Maybe there's something in the way the port is designed that makes it more compact but the plug doesn't look like much of an improvement.

The picture you posted only shows full-size DisplayPort. The smallest DVI connector Apple produced was the Micro-DVI port on the first generation MacBook Air. Looking at the picture below, it's pretty obvious Mini DisplayPort is considerably smaller than full-size DSP and a bit smaller than Micro-DVI:


Quote:
Originally Posted by Marvin View Post

I can see the PC industry adopting the actual displayport meaning Apple products will all need an adaptor. Apple could get a bad reputation over this given that a decent standard was made, Apple went ahead with a proprietary version and made themselves incompatible.

Mini DisplayPort is not proprietary, it is a miniaturized version of DisplayPort - has the same number of pins and everything. It's as "proprietary" as Mini-USB is compared to USB.

You can see whatever you want to see. In reality, the desktop PC is dead and dying compared to the fast growing laptop market. Mini DisplayPort is a far better option for these compact portables. So far there have only been (literally) a couple of full-DSP monitors from Dell and HP and a few full-DSP equipped IBM ThinkPads.

Meanwhile, Apple's entire notebook fleet (well, except for the 17" Pro, which should be out by the time Macworld gets here, or soon after) features Mini DisplayPort connections, they have one very attractive Mini-DSP, LED-backlit Cinema Display (with the 30" model to follow surely within the next few months), and it's almost a given they'll implement the standard on their desktop computers at Macworld or in the months following.

Mac sales are outpacing the industry 4-to-1, so Apple's competition would be smart to use their Mini DisplayPort standard.
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post #25 of 89
Quote:
Originally Posted by melgross View Post

Bad engineering is when the device doesn't work well, or serve its purpose.

Neither seems to be the case here so far as we know.

But there's no physical reason the standard DisplayPort couldn't fit. So no obvious technical reason to invent a new port, except for lack of engineering skill or underhanded commercial reasons. I didn't want to mention the 2nd without evidence so I said "bad engineering."
post #26 of 89
Quote:
Originally Posted by Marvin View Post

Overall, if the industry takes the standard on board then I'm all for it as it means cheap adaptors and assured compatibility. If they go with displayport instead, it's just going to be a nuisance and desktop and laptop users will need adaptors all the time unless you get all Apple products.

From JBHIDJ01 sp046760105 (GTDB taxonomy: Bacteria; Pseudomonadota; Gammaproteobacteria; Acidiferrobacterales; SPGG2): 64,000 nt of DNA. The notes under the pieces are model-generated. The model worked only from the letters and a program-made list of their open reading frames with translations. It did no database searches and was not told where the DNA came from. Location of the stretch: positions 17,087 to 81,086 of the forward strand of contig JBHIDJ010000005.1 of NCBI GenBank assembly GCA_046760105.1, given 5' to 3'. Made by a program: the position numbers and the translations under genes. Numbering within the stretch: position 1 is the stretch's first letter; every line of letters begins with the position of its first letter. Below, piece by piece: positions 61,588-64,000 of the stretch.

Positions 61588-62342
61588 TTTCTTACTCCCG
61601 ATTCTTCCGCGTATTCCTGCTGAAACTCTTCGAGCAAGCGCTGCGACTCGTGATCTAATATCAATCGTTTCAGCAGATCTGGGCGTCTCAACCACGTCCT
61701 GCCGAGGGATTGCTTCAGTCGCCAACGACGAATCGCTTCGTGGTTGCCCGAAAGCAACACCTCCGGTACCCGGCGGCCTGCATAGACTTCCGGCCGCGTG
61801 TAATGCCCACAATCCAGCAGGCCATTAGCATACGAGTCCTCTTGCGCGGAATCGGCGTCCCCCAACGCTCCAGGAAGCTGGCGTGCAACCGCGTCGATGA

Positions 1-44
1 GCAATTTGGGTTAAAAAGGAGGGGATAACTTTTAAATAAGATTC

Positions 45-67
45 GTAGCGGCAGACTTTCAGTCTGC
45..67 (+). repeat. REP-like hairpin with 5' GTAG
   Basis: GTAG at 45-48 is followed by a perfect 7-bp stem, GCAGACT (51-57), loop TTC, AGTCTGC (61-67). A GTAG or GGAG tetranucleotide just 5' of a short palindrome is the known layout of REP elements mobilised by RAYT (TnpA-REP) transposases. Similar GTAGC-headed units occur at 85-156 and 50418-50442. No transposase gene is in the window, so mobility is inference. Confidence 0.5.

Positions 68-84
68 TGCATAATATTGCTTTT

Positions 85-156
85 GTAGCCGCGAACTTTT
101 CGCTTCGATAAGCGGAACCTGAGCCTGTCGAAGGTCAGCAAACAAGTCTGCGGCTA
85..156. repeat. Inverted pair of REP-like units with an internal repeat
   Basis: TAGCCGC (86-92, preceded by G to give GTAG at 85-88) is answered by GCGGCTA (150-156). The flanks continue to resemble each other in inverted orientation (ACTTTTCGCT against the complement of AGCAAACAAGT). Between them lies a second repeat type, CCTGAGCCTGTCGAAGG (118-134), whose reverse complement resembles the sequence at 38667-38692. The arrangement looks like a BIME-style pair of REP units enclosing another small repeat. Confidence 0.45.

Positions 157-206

You are just making a worse case prediction. Their is no reason for no one else to use mini Display port.


Quote:
But no port is too big to fit on a product. You build the product to accommodate the components. This is always the problem with Apple. It's as if they build the box first, try to fit stuff in and leave out things that can't fit or redesigns them.

When has that been a design philosophy. You build a computer around the size of its bulkiest ports? Instead of using a smaller port to streamline the product.

Quote:
Sony can fit firewire, ethernet, an optical drive, two USB ports, video-out and an SD card reader onto a 10" ultra-portable. For Apple to only fit 1 usb, no optical, ethernet and video-out on a 13" machine says to me that they aren't very good technical engineers. Sure the Sonys are much slower but still, it's not about it fitting, it's about choices. Apple chose to design it in a way that meant they couldn't fit a reasonably sized port on it.

Sony notebooks are thin in the front and become thicker where they need the bulky ports and components.

The Air is .76 inches thick from the front to the back because of the slim ports and no optical drive.
post #27 of 89
Only if you ignore the fact that the standard display port cannot fit into the Air.

Quote:
Originally Posted by ascii View Post

But there's no physical reason the standard DisplayPort couldn't fit. So no
obvious technical reason to invent a new port, except for lack of engineering skill or underhanded commercial reasons. I didn't want to mention the 2nd without evidence so I said "bad engineering."
post #28 of 89
Quote:
Originally Posted by TenoBell View Post

Apple designed the mini Display Port. Its not apart of the official display port project. Until it is approved by VESA, Mini Display Port is Apple's intellectual property.

For those who have been criticizing mini display port. i told you Apple did not intend for it to be proprietary only to Apple.


Don't gloat just yet. By your own admission, the Mini DisplayPort connector is not part of the official DisplayPort spec. And we don't know if it ever will be. If Apple really is interested in having Mini DisplayPort become an industry standard, then they should have gotten the spec approved first, before putting the connector in their products. That way, they could tell customers "Apple follows industry standards. The Mini DisplayPort connector is an official part of the DisplayPort spec". But right now, all Apple can say is "We released our new products with a proprietary Mini DisplayPort connector, but we hope it gets adopted by VESA".
post #29 of 89
Apple openly licensing the mini port makes it becoming apart of the official spec less crucial. Anyone is free to use it.

Quote:
Originally Posted by Haggar View Post

Don't gloat just yet. By your own admission, the Mini DisplayPort connector is not part of the official DisplayPort spec.